Home By Design: Industrial pieces become chic urban décor

By (with Chuck and Connie Hamsher sig)
Photos courtesy of THE PURPLE MOON
PMMarchtwo: An antique “church cart,” originally intended to roll coffins, has its own resurrection as a funky, glass-topped coffee table.
PMMarchthree: This small laboratory cart now functions as a rolling bar but just as easily could serve to hold small appliances and cookbooks in the kitchen or function anywhere in the home.
PMMarchone: This 1930s drafting table by Hamilton Manufacturing Co. has been restored for use as a home office desk and is grouped with an antique metal factory stool, aluminum side chair and vintage accent pieces. The wall has been covered with corrugated galvanized steel to complete the industrial vibe.
PMMarchfive: Once, this large metal cabinet held maps in its long, flat drawers but now provides a place for magazines, games or other items as it is reinvented as a coffee table. The antique galvanized tray began life on a farm as a corn dryer but now works nicely in the city to serve finger food and cocktails before dinner.
PMMarchfour: A military surplus “barrister”-style metal and glass cabinet is perfect displaying china, glass or collectibles.

One of the unique and interesting home fashion trends of the past few years is the use and repurposing of items traditionally not found in the typical American home. Often these pieces have their origin as functional items from business and industry and, if one has an open mind and some creative thinking, they can quickly become beautiful items for home furnishing and accent.

Industrial décor is fashionable, functional and perfectly suited for life in the 21st century. Pieces which were originally designed to make factories and offices work more efficiently can do the same for your home.

After you are open to this concept, the sky is the limit! Military surplus cabinets can become the answer to your china storage needs, laboratory carts can become an integral part of your entertaining as a sleek and highly functional bar cart, and almost any long flat surface can morph into a table of any kind.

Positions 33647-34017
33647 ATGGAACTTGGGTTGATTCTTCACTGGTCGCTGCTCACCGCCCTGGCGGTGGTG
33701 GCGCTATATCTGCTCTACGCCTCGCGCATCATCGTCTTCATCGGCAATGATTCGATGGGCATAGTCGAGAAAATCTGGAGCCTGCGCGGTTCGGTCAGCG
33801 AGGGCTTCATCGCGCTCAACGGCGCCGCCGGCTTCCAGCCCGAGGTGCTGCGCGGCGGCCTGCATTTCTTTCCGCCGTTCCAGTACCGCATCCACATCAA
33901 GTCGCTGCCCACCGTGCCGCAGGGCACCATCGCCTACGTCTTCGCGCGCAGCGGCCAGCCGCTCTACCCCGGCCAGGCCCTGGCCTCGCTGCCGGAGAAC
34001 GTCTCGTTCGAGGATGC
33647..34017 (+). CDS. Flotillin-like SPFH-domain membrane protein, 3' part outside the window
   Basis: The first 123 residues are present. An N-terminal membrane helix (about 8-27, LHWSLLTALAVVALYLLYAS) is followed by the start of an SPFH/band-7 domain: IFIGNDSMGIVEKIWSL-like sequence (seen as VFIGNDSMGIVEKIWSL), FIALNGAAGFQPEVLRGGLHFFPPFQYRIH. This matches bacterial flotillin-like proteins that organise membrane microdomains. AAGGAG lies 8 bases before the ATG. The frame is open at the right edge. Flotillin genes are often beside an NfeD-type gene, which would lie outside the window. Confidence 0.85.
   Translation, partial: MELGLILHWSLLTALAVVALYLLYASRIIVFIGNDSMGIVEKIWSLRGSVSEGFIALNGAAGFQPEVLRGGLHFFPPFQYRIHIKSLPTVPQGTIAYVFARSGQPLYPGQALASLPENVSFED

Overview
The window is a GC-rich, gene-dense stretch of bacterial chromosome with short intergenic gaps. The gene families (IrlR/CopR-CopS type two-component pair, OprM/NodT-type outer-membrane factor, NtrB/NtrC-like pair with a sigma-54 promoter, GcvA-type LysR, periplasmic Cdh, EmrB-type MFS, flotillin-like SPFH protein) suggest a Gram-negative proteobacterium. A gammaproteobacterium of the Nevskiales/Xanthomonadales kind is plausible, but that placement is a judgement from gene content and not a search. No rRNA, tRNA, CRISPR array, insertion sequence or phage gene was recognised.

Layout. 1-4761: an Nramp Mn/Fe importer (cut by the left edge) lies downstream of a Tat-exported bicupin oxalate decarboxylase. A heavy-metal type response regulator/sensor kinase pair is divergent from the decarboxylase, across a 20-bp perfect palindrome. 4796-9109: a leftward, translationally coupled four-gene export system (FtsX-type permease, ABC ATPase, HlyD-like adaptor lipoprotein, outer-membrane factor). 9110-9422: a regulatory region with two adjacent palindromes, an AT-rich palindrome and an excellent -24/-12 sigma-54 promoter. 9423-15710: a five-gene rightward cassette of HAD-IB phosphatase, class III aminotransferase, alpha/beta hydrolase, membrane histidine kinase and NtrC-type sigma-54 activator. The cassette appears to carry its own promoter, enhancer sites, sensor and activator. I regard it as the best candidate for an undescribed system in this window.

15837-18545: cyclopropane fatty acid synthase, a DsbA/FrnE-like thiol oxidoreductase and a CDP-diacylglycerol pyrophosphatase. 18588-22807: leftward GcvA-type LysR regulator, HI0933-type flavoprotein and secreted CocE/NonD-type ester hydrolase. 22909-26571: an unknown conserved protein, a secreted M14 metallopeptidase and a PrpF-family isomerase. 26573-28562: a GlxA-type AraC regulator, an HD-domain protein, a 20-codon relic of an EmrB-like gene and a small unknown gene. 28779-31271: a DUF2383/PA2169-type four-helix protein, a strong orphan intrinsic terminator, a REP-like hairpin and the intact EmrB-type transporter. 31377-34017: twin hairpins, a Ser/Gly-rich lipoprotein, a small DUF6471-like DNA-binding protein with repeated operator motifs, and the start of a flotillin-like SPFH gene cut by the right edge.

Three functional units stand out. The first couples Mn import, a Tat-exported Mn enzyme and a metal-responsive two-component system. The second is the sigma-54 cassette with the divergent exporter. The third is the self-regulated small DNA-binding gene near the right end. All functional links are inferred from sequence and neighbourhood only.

Another benefit to industrial décor is the interest, contrast, texture and style that will come from incorporating an unexpected element or two into your design. Wood that may reflect a bit of its history through slight wear and use marks, raw or finished metals, even with a bit of rust, can all be stylishly integrated into your home or office.

Not to be overlooked is the recycling, or “green,” factor obtained by giving new life to these wonderful and historic pieces.

Using industrial items requires one first to begin to see items in another light and, at times, beyond their original function. The application of industrial elements to your décor can be a very freeing decision, allowing you to think outside the box and letting your creativity to be your guide.

Bins, shelves, carts, boxes and even tools can become essential pieces of your home as you begin to rethink the “form” which can meet your need for “function.”

Take, for instance, the common household need for storage. Industrial trunks, metal filing cabinets, vintage library catalog files, tool and parts bins and steel shelved carts can all be put to use storing and displaying your books, china, glassware, kitchen items, clothing or collectibles.

Tables offer many ways to utilize nontraditional household items. The use of vintage industrial factory carts as coffee tables has become so popular that some furniture manufacturers are now reproducing them. Accent tables are able to be crafted from virtually anything — as we show in our photo of a coffee table which uses a circa 1910 “church cart” (coffin dolly) as its base and a simple glass top — and can become the highlight of your room.

Home offices are uniquely suited to industrial décor. Drafting tables as desks, metal seating and stools, vintage filing cabinets and shelves all can be easily mixed and matched to create a space which is comfortable, functional and stylish.

Industrial home décor furnishings and accessories can be found many places from design studios to flea markets and in various stages of repair, condition or repurposing. Expect to pay more for an item which has already been cleaned, restored and is ready for home use.

If you are prepared to put in a little cleaning time, though, many of these items can be found “in the wild” and in their natural state. Dust, dirt, grease and grime are common with these pieces and can be gotten rid of with some tender care. Soap and water often does the trick, but sometimes use of a mild solvent is needed to remove decades of grease.

Be careful to remove the dirt, but let the patina remain, as this is the quality that often adds character to your newfound treasure. We like to use a matte clear coat, particularly on the metal parts, to lock in that patina and minor rust areas.

Wood areas may require a light sanding and even a bit of stain before clear coating. The level of restoration or refitting you do is entirely your call and can range from a complete redo to “like new” condition to keeping your piece more “shop worn.”

Chuck and Connie Hamsher are collectors of 20th-century design and art and owners of The Purple Moon in downtown Charleston, which specializes in mid-century, industrial and contemporary home furnishings and accessories. They can be reached at 304-345-0123.

Next week: The WV Design Team’s Holley Price, of Holley Price Interiors, will take a look at design storage options for those with limited space who want to store their stuff in style.

More News